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George II Gurieli

Giorgi II Gurieli (Georgian: გიორგი II გურიელი; died 1600), of the House of Gurieli, was Prince of Guria from 1564 to 1583 and again from 1587 to 1600. Succeeding on the death of his father Rostom Gurieli, Giorgi's rule over his small principality, located in southwest Georgia, was a period of conflict with the neighboring Dadiani of Mingrelia and increasing assertiveness of the Ottomans whom Gurieli submitted in 1581. His reign was interrupted, from 1583 to 1587, by a Mingrelian invasion, but Giorgi was able to resume the throne with Ottoman support.


Giorgi II Gurieli succeeded on the death of his father Rostom Gurieli in 1564. The entire length of his reign saw continuation of political strife, territorial disputes, plots and counterplots, jealousies and feuds among the rulers of a now-fragmented Georgia, occurring against the background of the expansion of the Ottoman Empire into western Georgia and the Ottoman–Safavid rivalry in the Caucasus. In modern historiography, he is sometimes assigned the regnal number "III" by virtue of his being the third Giorgi with the style of Gurieli, the first being a son of Kakhaber I Gurieli in the 14th century and the second being Giorgi Gurieli, ruling from 1483 to 1512.[1]

Conflict with Dadiani

In 1568, Gurieli supported his nominal royal suzerain, King George III of Imereti, against Levan I Dadiani, who was expelled from Mingrelia. Beyond political and territorial disputes, the Gurieli–Dadiani conflict also had personal dimensions: Gurieli's pride was wounded by repudiation of his sister by her husband, Levan Dadiani's son Giorgi; Giorgi Gurieli responded by marrying and then divorcing Levan's daughter. The ousted Dadiani returned with an Ottoman force and compelled Gurieli to buy peace for 10,000 dirhams.[2][3][4]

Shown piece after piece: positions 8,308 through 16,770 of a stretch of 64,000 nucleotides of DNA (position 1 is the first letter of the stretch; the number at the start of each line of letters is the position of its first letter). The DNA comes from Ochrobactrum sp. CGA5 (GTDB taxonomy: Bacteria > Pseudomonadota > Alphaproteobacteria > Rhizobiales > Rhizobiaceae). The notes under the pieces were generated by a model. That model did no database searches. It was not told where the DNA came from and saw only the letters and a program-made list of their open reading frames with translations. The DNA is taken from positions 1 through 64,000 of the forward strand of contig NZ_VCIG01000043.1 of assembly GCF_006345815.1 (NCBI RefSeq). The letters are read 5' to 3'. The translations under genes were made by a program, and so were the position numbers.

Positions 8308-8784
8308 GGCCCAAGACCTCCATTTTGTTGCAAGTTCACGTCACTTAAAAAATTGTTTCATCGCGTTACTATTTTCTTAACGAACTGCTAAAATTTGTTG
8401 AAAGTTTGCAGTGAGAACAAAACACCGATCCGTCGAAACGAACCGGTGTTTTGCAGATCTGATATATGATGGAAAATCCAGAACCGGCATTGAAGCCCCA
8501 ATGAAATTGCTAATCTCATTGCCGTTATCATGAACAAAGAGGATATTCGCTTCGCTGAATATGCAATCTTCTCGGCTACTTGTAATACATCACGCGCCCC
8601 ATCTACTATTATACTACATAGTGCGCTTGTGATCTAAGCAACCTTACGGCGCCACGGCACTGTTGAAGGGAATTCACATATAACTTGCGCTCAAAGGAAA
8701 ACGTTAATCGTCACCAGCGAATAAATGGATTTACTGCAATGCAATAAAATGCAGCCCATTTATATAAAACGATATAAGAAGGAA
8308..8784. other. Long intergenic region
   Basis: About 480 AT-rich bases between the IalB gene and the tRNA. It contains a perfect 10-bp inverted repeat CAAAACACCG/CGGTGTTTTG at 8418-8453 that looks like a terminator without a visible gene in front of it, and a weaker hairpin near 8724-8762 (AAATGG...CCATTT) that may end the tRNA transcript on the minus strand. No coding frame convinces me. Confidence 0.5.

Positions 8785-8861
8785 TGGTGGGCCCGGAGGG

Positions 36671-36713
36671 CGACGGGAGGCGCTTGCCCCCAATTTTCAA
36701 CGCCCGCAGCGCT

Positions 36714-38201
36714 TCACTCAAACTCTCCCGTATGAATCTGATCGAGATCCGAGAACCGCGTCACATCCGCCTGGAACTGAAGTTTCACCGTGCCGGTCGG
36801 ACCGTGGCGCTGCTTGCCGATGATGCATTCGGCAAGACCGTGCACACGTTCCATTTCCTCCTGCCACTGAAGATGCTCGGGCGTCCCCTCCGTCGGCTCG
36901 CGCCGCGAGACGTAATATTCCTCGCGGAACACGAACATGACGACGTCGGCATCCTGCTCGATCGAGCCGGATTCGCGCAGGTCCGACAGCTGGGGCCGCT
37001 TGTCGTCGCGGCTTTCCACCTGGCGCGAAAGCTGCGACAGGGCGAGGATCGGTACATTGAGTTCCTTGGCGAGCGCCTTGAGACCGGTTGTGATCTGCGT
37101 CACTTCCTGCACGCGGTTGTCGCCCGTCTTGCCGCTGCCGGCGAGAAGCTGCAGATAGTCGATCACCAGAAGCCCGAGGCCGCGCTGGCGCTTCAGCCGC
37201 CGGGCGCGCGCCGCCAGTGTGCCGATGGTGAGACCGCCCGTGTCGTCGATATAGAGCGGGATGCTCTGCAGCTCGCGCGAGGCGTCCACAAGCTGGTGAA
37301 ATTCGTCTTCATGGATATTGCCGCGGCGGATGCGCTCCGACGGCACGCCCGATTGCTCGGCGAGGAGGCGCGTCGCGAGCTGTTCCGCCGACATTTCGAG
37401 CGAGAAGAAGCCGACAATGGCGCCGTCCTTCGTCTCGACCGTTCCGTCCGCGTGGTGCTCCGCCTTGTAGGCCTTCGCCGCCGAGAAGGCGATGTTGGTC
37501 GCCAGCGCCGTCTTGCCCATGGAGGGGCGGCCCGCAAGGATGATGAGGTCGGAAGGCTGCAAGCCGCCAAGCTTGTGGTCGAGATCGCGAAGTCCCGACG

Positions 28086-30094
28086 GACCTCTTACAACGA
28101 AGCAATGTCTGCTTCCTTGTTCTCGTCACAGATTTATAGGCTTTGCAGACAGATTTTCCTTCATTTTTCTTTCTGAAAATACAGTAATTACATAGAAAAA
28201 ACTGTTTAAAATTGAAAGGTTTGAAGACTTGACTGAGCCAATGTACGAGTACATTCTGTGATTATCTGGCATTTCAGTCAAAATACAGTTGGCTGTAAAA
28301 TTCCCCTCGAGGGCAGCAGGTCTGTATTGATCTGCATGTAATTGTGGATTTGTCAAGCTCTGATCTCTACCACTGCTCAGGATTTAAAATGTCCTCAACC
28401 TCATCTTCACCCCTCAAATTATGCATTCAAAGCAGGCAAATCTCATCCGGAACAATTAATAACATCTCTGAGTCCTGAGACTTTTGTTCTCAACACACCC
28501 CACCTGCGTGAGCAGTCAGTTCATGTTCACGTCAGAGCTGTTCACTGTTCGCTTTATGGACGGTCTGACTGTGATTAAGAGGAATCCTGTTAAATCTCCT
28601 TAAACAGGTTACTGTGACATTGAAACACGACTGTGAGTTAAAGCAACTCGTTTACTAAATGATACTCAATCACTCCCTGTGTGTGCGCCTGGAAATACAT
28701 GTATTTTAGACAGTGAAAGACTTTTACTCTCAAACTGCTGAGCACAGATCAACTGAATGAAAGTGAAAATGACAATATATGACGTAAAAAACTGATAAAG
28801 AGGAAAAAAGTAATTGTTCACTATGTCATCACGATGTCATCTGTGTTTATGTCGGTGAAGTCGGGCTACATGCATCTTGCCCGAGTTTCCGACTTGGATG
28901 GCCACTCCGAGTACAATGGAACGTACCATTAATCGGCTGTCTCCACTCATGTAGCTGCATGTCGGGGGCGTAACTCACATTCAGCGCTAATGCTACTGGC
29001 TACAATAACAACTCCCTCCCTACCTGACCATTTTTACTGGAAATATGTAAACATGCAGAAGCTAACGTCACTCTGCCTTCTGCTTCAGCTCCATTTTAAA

Shortly after Levan's death in 1572, Giorgi Gurieli invaded Mingrelia and deposed Levan's successor and his former son-in-law Giorgi Dadiani in favor of Mamia IV Dadiani, whom he then gave his sister in marriage. The king of Imereti intervened in 1578 and, having extracted territorial concessions from Giorgi Dadiani, brokered a deal between the two Giorgis: the deposed Dadiani was allowed to resume his reign in exchange of paying an indemnity to Gurieli for the past offences such as his abandonment of his first wife, Gurieli's sister. As Giorgi Dadiani was short of money, he had to surrender to Gurieli Khobi until the due amount of gold was extracted in full from that town.[2]